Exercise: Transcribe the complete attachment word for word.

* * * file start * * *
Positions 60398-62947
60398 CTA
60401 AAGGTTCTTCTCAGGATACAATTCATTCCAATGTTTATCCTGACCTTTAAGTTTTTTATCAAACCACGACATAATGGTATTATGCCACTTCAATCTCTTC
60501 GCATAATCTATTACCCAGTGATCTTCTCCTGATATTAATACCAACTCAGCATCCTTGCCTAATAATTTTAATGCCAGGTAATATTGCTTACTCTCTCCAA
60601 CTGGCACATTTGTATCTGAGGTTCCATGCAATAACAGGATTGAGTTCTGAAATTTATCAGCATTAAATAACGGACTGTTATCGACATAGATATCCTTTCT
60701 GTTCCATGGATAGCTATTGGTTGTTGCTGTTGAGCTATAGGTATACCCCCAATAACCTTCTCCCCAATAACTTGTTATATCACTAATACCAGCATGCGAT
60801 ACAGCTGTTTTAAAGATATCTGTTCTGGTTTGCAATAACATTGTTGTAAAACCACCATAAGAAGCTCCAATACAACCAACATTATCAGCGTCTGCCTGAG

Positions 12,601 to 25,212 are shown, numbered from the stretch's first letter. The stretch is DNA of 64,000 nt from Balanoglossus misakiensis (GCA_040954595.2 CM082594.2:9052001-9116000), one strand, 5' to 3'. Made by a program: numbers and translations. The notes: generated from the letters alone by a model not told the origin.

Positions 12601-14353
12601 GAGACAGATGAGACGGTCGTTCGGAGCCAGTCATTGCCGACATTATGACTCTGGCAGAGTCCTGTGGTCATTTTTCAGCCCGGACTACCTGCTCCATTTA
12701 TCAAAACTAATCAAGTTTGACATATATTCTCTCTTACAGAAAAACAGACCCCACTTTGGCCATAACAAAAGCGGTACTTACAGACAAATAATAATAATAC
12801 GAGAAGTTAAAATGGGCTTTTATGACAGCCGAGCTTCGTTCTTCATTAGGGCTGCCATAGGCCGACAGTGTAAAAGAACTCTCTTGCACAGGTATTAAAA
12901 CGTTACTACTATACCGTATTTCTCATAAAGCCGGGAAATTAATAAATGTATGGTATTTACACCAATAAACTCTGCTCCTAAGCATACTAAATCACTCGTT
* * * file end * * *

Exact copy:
Positions 60398-62947
60398 CTA
60401 AAGGTTCTTCTCAGGATACAATTCATTCCAATGTTTATCCTGACCTTTAAGTTTTTTATCAAACCACGACATAATGGTATTATGCCACTTCAATCTCTTC
60501 GCATAATCTATTACCCAGTGATCTTCTCCTGATATTAATACCAACTCAGCATCCTTGCCTAATAATTTTAATGCCAGGTAATATTGCTTACTCTCTCCAA
60601 CTGGCACATTTGTATCTGAGGTTCCATGCAATAACAGGATTGAGTTCTGAAATTTATCAGCATTAAATAACGGACTGTTATCGACATAGATATCCTTTCT
60701 GTTCCATGGATAGCTATTGGTTGTTGCTGTTGAGCTATAGGTATACCCCCAATAACCTTCTCCCCAATAACTTGTTATATCACTAATACCAGCATGCGAT
60801 ACAGCTGTTTTAAAGATATCTGTTCTGGTTTGCAATAACATTGTTGTAAAACCACCATAAGAAGCTCCAATACAACCAACATTATCAGCGTCTGCCTGAG

Positions 12,601 to 25,212 are shown, numbered from the stretch's first letter. The stretch is DNA of 64,000 nt from Balanoglossus misakiensis (GCA_040954595.2 CM082594.2:9052001-9116000), one strand, 5' to 3'. Made by a program: numbers and translations. The notes: generated from the letters alone by a model not told the origin.

Positions 12601-14353
12601 GAGACAGATGAGACGGTCGTTCGGAGCCAGTCATTGCCGACATTATGACTCTGGCAGAGTCCTGTGGTCATTTTTCAGCCCGGACTACCTGCTCCATTTA
12701 TCAAAACTAATCAAGTTTGACATATATTCTCTCTTACAGAAAAACAGACCCCACTTTGGCCATAACAAAAGCGGTACTTACAGACAAATAATAATAATAC
12801 GAGAAGTTAAAATGGGCTTTTATGACAGCCGAGCTTCGTTCTTCATTAGGGCTGCCATAGGCCGACAGTGTAAAAGAACTCTCTTGCACAGGTATTAAAA
12901 CGTTACTACTATACCGTATTTCTCATAAAGCCGGGAAATTAATAAATGTATGGTATTTACACCAATAAACTCTGCTCCTAAGCATACTAAATCACTCGTT